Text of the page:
Goldman, JPMorgan Flag Caution on China Stocks Amid Trade Winds
(Bloomberg) — Chinese stocks might be about to face more headwinds.
Goldman Sachs Group Inc. cut its earnings-per-share (EPS) estimates for the MSCI China Index amid increased U.S.-China trade frictions and lower potential for valuations to rise, while JPMorgan Chase & Co. says investor flows show that the country’s stocks are currently overbought.
Estimated EPS growth on the MSCI China Index for 2019 will be 6% from 8% and in 2020 9% from 10%, Goldman strategists led by Kinger Lau wrote in a note Saturday. That’s as market-implied probability of a trade resolution falls to 12% and Goldman’s economists no longer expect a trade deal before the 2020 U.S. presidential election. They have a 12-month target of 82 for the index, to September 2020, implying a gain of 12% through then.
JPMorgan cites flows as a reason to be bearish.
Positioning measures including margin transactions suggest that leveraged institutional investors, such as hedge funds, rather than retail, are more likely to have been responsible for this year’s rally in Chinese onshore equities, strategists led by Nikolaos Panigirtzoglou wrote in a note Friday. There has been a sharp increase in net long positions by futures investors this year, according to the strategists.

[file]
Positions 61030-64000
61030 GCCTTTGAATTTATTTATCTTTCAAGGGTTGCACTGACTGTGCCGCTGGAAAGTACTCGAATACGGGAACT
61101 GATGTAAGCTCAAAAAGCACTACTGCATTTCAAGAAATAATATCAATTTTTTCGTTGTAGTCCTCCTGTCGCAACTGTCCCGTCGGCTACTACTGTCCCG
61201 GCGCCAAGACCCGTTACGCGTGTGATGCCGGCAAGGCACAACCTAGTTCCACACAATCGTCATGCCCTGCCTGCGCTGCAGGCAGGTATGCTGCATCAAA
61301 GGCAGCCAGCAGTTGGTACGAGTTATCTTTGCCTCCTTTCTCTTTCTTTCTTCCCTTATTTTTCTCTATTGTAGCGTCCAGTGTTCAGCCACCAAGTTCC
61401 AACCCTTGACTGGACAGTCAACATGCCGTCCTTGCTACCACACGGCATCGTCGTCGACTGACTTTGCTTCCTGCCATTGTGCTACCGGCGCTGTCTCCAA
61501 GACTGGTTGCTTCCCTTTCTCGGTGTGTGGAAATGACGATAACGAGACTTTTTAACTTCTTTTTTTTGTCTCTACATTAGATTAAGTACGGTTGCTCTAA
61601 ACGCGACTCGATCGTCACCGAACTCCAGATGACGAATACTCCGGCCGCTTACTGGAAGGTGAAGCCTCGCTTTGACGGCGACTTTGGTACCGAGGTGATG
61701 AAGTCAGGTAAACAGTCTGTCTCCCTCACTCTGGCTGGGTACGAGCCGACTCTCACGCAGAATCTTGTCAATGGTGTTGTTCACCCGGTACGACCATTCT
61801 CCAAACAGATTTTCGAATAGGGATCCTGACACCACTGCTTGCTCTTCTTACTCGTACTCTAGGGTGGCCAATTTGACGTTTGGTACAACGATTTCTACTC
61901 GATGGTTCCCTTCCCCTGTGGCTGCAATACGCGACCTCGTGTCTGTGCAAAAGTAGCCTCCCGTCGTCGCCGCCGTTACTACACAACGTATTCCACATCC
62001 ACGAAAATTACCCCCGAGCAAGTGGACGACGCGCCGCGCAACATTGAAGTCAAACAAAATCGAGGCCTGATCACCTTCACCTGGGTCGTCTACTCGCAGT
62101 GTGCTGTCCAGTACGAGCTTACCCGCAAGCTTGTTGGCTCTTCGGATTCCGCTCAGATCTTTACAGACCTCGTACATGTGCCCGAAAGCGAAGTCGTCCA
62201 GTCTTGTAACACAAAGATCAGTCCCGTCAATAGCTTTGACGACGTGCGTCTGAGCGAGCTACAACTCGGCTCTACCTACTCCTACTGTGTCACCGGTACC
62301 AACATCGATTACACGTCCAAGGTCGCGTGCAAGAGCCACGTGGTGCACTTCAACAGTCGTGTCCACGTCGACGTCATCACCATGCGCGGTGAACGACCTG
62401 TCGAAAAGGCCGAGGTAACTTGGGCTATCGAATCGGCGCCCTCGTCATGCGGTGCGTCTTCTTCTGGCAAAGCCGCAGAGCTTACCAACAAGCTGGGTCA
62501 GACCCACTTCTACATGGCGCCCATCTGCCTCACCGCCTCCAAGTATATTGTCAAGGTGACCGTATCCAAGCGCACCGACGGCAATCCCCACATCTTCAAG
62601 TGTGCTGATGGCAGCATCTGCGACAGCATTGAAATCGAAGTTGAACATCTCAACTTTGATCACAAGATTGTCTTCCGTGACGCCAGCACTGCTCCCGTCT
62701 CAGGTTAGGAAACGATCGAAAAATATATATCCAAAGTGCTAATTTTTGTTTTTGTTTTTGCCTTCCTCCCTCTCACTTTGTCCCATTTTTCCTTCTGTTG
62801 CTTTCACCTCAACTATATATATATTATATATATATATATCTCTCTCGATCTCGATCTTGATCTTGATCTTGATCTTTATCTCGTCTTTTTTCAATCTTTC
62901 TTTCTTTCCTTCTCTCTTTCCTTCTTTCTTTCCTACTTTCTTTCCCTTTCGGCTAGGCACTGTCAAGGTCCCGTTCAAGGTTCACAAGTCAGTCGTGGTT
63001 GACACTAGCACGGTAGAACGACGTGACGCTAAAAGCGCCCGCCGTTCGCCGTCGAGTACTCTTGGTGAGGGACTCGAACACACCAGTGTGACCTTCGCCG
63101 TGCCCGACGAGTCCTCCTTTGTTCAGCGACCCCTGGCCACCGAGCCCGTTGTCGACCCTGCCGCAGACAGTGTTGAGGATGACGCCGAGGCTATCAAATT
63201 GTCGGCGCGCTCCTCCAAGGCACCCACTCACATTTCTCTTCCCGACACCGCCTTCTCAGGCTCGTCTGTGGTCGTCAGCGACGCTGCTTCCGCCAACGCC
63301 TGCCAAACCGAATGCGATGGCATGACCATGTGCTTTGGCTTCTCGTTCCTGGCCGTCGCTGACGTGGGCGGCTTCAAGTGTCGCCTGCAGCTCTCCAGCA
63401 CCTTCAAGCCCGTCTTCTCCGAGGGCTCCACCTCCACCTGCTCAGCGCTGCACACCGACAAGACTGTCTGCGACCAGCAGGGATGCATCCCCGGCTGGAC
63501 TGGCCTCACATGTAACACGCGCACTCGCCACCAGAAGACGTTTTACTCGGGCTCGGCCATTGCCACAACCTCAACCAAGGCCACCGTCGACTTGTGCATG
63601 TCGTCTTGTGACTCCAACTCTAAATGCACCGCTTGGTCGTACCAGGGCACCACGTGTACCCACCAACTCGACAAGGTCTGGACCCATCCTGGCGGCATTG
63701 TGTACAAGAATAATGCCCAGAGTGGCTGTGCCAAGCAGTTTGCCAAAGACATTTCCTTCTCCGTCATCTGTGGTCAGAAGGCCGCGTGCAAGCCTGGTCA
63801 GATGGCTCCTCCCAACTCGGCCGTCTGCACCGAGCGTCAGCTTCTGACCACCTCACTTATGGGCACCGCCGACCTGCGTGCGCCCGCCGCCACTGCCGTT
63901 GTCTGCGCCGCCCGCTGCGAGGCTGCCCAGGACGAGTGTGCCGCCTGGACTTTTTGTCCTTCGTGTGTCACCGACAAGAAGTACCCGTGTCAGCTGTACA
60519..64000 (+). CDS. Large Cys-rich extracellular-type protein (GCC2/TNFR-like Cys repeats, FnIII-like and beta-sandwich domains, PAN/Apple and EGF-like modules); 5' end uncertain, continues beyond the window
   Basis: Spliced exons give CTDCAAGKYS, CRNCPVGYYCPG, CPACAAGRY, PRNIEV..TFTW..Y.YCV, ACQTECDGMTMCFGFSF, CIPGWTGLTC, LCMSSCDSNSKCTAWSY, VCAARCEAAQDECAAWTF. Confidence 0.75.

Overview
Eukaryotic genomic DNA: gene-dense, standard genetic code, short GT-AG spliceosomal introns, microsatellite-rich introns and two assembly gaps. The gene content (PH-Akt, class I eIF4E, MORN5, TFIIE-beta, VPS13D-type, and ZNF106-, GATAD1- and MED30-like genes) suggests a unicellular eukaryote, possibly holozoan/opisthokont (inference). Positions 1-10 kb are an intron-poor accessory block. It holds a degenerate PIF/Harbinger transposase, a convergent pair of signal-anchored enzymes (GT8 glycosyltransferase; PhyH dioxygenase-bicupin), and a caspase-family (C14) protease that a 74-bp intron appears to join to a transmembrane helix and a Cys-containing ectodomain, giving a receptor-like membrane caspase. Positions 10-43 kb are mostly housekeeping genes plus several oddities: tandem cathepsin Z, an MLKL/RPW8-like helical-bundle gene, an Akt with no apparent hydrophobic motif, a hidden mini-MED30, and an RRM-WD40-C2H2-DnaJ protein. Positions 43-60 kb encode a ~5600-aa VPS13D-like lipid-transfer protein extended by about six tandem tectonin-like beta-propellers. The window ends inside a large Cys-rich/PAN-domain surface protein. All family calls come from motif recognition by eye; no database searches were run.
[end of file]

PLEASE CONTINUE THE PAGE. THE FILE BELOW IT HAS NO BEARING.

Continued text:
“The Chinese equity market looks currently pretty overbought especially compared to last year,” the report said.
Chinese stocks enjoyed a heady rise at the beginning of the year, with the MSCI China gauge rallying 23% from the start of 2019 through early April as fears about an economic downturn subsided and the People’s Bank of China loosened some policy measures.
The index, which has large- and mid-cap stocks and covers about 85% of the Chinese equity universe according to MSCI, has fallen 16% in the past four months as concerns about trade and earnings have come back to the fore. It’s now up 2.8% in 2019, compared with a 16% gain for the S&P 500 Index and a 12% advance for the MSCI All-Country World Index.
While China’s equities are likely overbought, the yuan appears to be oversold, JPMorgan said, citing a steady rise in long dollar/short yuan positions since mid-2018. The strategists also noted that Chinese onshore bonds should benefit from increased expectations of rate cuts by the People’s Bank of China in an escalation scenario.
“FX investors have been preparing for a Chinese currency depreciation for some time,” the strategists said. “So from an investor positioning perspective, Chinese onshore equities look more vulnerable than the Chinese currency if the U.S.-China trade war escalates further from here.”
Contact editor Yang Ge (email@example.com)
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